So cron or at can schedule our commands to run at the exact time we need them to, but can we schedule commands to run when systems are inactive?

Something like:

echo "some_commands" | when 'cpu < 15%' 
  • you have to be more specific: what is the purpose of some_command?
    – user601
    Commented Sep 13, 2010 at 23:11
  • from your question it is not clear whether you talk about seti@home or some delayed maintenance script.
    – user601
    Commented Sep 14, 2010 at 7:44
  • a script to run when the pc isn't too busy....
    – Stefan
    Commented Sep 14, 2010 at 9:09
  • 2
    no hop, im not trying to be thick nor am I trying to be rude. I'm going assume my question is clear enough as the 3 answers recieved are all spot-on.
    – Stefan
    Commented Sep 14, 2010 at 11:47
  • 1
    This is a good question @Stefan. At my previous job we ran alot of load-dependent Oracle batch jobs using DBMS_JOB, and it's common to only run jobs when the load falls below a particular level. I often wished we could do this well using cron, but we only came up with hackish solutions. Commented Sep 20, 2010 at 23:13

4 Answers 4


Fcron has a lot of additional features over common cronds. For example:

  • set the max system load average value under which the job should be run

(quote from the Homepage)

Thus, you could use fcron to setup what you want.


On many systems the at daemon is configured such that the batch command will run a command when the system drops below a certain load. However, this may not give you the fine grained control you are looking for.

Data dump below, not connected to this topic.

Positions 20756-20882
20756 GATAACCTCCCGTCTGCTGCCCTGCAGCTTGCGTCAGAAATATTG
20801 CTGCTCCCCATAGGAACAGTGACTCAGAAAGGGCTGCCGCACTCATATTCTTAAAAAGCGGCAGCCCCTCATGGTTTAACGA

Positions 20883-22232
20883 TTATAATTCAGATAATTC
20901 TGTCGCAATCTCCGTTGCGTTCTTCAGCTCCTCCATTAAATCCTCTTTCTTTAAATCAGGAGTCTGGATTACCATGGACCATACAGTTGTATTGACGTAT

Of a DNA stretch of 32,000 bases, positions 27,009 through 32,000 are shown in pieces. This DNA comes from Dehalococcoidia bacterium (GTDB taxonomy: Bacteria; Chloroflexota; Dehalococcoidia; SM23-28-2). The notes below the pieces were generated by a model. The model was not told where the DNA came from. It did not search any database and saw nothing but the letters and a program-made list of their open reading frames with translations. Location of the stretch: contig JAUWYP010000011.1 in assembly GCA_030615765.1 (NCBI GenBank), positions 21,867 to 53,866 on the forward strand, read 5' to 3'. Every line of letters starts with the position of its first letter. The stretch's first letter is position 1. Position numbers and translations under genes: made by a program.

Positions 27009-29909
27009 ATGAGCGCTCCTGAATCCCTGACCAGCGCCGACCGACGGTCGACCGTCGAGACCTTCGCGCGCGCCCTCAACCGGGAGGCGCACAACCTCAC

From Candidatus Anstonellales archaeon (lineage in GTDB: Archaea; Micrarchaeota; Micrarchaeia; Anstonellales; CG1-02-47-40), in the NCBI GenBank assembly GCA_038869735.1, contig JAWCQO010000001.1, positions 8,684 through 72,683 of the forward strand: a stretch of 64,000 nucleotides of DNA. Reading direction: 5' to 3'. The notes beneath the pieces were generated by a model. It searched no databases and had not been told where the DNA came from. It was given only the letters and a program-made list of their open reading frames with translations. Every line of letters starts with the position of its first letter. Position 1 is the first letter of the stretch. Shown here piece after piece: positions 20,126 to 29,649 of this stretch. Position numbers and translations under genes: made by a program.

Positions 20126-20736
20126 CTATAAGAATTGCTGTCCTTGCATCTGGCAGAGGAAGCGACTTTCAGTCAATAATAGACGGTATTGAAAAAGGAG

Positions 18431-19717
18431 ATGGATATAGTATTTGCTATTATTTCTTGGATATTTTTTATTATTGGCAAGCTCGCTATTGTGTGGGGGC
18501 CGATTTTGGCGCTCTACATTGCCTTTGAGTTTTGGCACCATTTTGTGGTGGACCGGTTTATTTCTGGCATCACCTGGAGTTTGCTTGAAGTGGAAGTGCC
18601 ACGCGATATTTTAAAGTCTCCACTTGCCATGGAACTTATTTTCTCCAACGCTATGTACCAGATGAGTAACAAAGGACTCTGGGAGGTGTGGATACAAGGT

• From 'man batch' on my Fedora 14 system: batch executes commands when system load levels permit; in other words, when the load average drops below 0.8, or the value specified in the invocation of atd.
    – dr-jan
    Commented Feb 10, 2011 at 11:48

hmmm... I don't think so... but what you could do is cron a script to run like every 5 minutes and check the load average to see if it's acceptably low. I wouldn't check the current because you could get the cpu in between 2 really high peaks. This is just thoughts on what I'd do to accomplish this, but there might be a better way.

  • 3
    Keep in mind that uptime reports load averages for three different intervals (last minute, last five minutes and last fifteen minutes). In general load average is only the average number of items in the run queue during that time interval. On some systems (Linux in particular) processes in "D" state are counted as runnable. So a system with processes waiting on a slow (or missing) NFS server can appear to have a large load average that has nothing to do with real load on the system.
    – Jim Dennis
    Commented Sep 14, 2010 at 3:49

A friend of mine posted about this problem some days ago. He talks about this tool Dmon. I did not test it, but it sounds great.

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